“Before, we were all instincts, hunting and touching, live and let die. No promises. But then people began to speak, and something went very wrong.”
If I Had to Say Today, I Would Be a Man
But I Don’t Want to Be a Man, So Let’s Not Say Today
Darwin was wrong. We must know that by now. Humanity could never be the peak of evolution; it dug the pit. Evolution is an inverted triangle, spiraling downward toward consciousness and communication. Before, we were all instincts, hunting and touching, live and let die. No promises. But then people began to speak, and something went very wrong.
A story starts like this: The world as we knew it ends in the near-distant future. There are some who still remember, who want to save the way we were. It is hard to understand why.
A burgundy pickup pulls into the parking lot of the diner, one of the last. Pickups, not diners. Diners will survive for as long as they can; they are purgatory, the world without end, twenty-four hours a day. Fatting the calves, offerings all.
Evan steps out of the truck, passes around the back, taps a sticker that reads “Texas Forever,” Texas that has not existed on a map for fourteen years. (It is maybe 2050. The time stamp holds out hope for the past.) He yanks the passenger out of the car, a teenage girl, thirty years his junior. Not his daughter.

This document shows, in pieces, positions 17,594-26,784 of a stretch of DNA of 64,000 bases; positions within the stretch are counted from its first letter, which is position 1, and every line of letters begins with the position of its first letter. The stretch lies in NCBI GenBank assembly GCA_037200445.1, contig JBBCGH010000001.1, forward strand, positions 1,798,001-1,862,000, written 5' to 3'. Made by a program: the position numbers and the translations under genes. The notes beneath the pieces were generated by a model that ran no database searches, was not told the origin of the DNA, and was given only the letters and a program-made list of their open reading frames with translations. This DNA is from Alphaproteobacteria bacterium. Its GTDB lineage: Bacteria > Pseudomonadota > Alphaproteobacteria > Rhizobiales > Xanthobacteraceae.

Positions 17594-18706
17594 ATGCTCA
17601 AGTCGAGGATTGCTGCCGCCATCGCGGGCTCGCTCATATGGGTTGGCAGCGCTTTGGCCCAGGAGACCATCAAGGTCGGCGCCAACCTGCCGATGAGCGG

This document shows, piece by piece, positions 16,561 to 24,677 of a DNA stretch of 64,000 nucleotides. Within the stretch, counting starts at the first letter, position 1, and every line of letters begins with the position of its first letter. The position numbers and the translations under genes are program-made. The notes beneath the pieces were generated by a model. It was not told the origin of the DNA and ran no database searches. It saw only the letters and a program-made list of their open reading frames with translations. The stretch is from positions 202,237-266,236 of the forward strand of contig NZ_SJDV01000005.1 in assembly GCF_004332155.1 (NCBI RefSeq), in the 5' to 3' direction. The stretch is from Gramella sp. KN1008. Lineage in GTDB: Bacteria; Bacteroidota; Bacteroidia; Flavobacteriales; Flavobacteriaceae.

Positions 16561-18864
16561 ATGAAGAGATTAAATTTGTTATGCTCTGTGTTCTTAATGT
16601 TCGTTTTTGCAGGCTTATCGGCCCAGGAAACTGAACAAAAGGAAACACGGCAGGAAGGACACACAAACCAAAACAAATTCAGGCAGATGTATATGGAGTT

“All right, Emma. I’m tired. I don’t know how you found me. But we’re going to figure this out, okay?” She is pale, dressed in a floor-length skirt and a high-neck tank—she’s clearly cut off the sleeves herself, hand-dyed the gray skirt purple. He hasn’t seen a girl’s shoulders in years, not in the West. He can’t help but think she is pretty. He can’t help but hope her mother is still alive. He chokes down both desires like vomit.
Evan had not seen Jackie since before. He had picked her up from a funeral, brought her back to New York City, said the kind of good night that actually means goodbye. Now he’s buying her seventeen-year-old daughter eggs.
But there is still something wrong. There is a hierarchy of sight, a patriarchy of looking. We have read this story before, this dystopia that does not reimagine the world as it could be but rather reinstates the world as it might have been. Reifies the fable of human progress as we slowly undo an oppression we created for ourselves. This agro-patriarchy-cum-matrimony-capitalism-cum-objectification-reclamation. The girl is still in danger of being a girl. Her body is not yet a safe house. She is maybe of average height, with bright eyes and shiny hair. I don’t care what she looks like. I don’t want to care. In her world and in ours, I would never wish womanhood for anyone.
A different story: there is a time after Emma’s where Manhattan grows out of the broken windows of its tallest buildings, green cascading downward toward green bursting forth from the weathered concrete. There is no technology left to rebuild the Earth but there is enough sense to let the earth back in. It is not 2050. It is a year no one counts. There was a nuclear war (R.I.P. Texas) and a climate change and a number of genocides because we could not help ourselves.